Storied maritime history and contemporary vibrancy stand side by side in Yokosuka, the iconic port city on the Miura Peninsula. Easily accessible from Tokyo as a day trip, the town is packed with significant sights from history. Here are some of the most fascinating testaments to prior times that every history buff would enjoy visiting.
The Battleship Mikasa
Mikasa, the world’s sole remaining pre-dreadnought battleship, now serves as a museum ship and is the most prominent attraction in Yokosuka. The British-built behemoth saw major action during the Russo-Japanese War while under the command of the revered Admiral Togo Heihachiro. Today, there’s a nod to him in the gift shop in the form of Admiral Togo beer.
Mikasa’s finest hour came during the Battle of Tsushima in May 1905, when she led Japanese naval forces to a decisive victory over an overwhelmed Russian fleet. An accidental explosion sank the ship shortly thereafter, but she was successfully refloated and continued service. Mikasa was decommissioned in 1923 and turned into a memorial.
The battleship had fallen into neglect and disrepair by the 1950s, yet managed to be rescued again thanks to a restoration initiative spearheaded by US Fleet Admiral Chester William Nimitz. This culminated in the grand reopening of the ship in 1961, and she is now the jewel of Yokosuka.
Visitors can explore the upper and main decks, which are filled with historical articles, documents and exhibitions. Authentic furnishings, vintage machinery and an assortment of displayed uniforms give us an insight into the lives of the sailors who served aboard this historic vessel.
Sarushima’s Forlorn Fortifications
A short ferry trip from Mikasa Pier will take you to Sarushima, a tiny uninhabited island that remains suspended in time. Its little beach makes it a popular destination for barbecues in the summer, but the real treat for history fans is in the forested interior.
Sarushima is the first gun battery island in Japan. Its strategic location meant that the Tokugawa Shogunate ensured a thorough fortification against foreign incursions. Defenses were strengthened further by the Meiji Government, who constructed a fortress and tunnel complex using newly acquired engineering methods. The island was a military spot in operation until 1945. Today it’s largely accessible to visitors.
Despite its name translating to “Monkey Island,” there are no sneaky simians to be found anywhere in the vicinity. The name is said to have originated when Nichiren, Buddhist monk and founder of the sect that bears his name, was safely guided to the island by a white monkey after enduring a harsh storm.
Commodore Matthew Perry, who famously forced open Japan’s closed doors, attempted to name the island after himself during his initial 1853 visit to Japan to no avail. His legacy is however acknowledged at Yokosuka’s Perry Park and its accompanying Memorial Hall.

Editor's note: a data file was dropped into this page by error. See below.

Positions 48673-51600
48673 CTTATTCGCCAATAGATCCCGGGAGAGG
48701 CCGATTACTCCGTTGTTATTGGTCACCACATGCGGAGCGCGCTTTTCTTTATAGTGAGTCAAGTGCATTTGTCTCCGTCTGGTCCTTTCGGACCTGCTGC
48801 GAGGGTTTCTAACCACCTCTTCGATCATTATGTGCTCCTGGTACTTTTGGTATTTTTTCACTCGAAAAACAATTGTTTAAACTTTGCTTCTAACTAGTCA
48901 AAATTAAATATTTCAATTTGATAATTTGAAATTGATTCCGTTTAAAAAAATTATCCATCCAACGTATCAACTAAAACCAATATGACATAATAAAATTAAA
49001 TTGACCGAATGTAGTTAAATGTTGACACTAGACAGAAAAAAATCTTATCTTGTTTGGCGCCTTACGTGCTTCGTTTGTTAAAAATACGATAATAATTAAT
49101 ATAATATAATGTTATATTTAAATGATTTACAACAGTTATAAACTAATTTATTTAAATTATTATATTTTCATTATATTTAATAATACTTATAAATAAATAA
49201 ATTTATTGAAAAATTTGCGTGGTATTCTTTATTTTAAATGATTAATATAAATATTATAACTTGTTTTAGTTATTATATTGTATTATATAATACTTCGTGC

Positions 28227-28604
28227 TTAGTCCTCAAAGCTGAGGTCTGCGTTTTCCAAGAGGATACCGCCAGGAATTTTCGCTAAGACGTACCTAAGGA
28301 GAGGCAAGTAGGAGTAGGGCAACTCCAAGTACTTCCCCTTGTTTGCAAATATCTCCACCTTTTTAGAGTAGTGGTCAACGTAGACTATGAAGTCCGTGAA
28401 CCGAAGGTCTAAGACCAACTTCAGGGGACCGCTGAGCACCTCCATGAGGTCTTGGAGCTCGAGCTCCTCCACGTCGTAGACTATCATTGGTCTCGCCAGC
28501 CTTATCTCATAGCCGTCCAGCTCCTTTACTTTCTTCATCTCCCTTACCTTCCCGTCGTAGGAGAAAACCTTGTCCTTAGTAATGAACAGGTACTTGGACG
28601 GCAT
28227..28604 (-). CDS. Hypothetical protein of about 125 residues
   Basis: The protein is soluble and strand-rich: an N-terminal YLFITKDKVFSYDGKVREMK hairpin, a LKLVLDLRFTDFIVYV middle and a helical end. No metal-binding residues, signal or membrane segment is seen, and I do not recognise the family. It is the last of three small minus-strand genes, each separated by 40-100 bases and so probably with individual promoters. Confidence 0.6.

Kannonzaki Lighthouse Shone First
Kannonzaki Lighthouse in its original manifestation was the first lighthouse to be constructed in Japan. It was built under the supervision of French engineer François Léonce Verny in 1869, who also supervised the creation of the Yokosuka Naval Arsenal. The initial brick structure proved insufficient to withstand earthquakes, and both it and its initial replacement were devastated by earthquakes in 1922 and 1923 respectively.
The present structure dates from 1925 and boasts spectacular views of the surrounding scenery. The exhibition room goes into great detail concerning the history and logistics involved with illuminating the sea. Tours of the interior are also readily available. Japanese film history buffs should also note that the lighthouse was prominently featured in internationally underrated auteur Keisuke Kinoshita’s Times of Joy and Sorrow.
In addition to Kannonzaki, Verny oversaw the construction of four other lighthouses across what is now the Greater Tokyo Area. He also had other ambitious undertakings. Most visibly, the dry docks he built for usage by the Imperial Japanese Navy, now under American jurisdiction. His significant contribution to the modernization of Japan is remembered at Yokosuka’s Verny Park, which is filled with beautiful seasonal flowers and a bust of the man himself. There’s also a small museum detailing Verny’s life and accomplishments.
Elephantastic Natural History in Yokosuka City Museum
The scope of history vastly exceeds the written records of humanity. Palaeoloxodon naumanni was an immense beast that roamed across the Japanese archipelago hundreds of thousands of years ago. Its fossilized remains were first found in Yokosuka by German geologist Heinrich Edmund Naumann in the Meiji Period, granting it the nickname “Naumann’s elephant.” There are also two dedicated Naumann’s Elephant museums in Japan, one in Nagano and one in Hokkaido.
A life-scale model of one of these gentle giants greets visitors at the entrance of the Yokosuka City Museum, which offers admission free of charge. Other flora and fauna from the distant past can be perused too, from minuscule beetles to massive multicolored birds. Human activities on the Miura Peninsula are presented from the paleolithic to modern eras, with abundant artifacts and explanations to help illustrate the grand scale of events.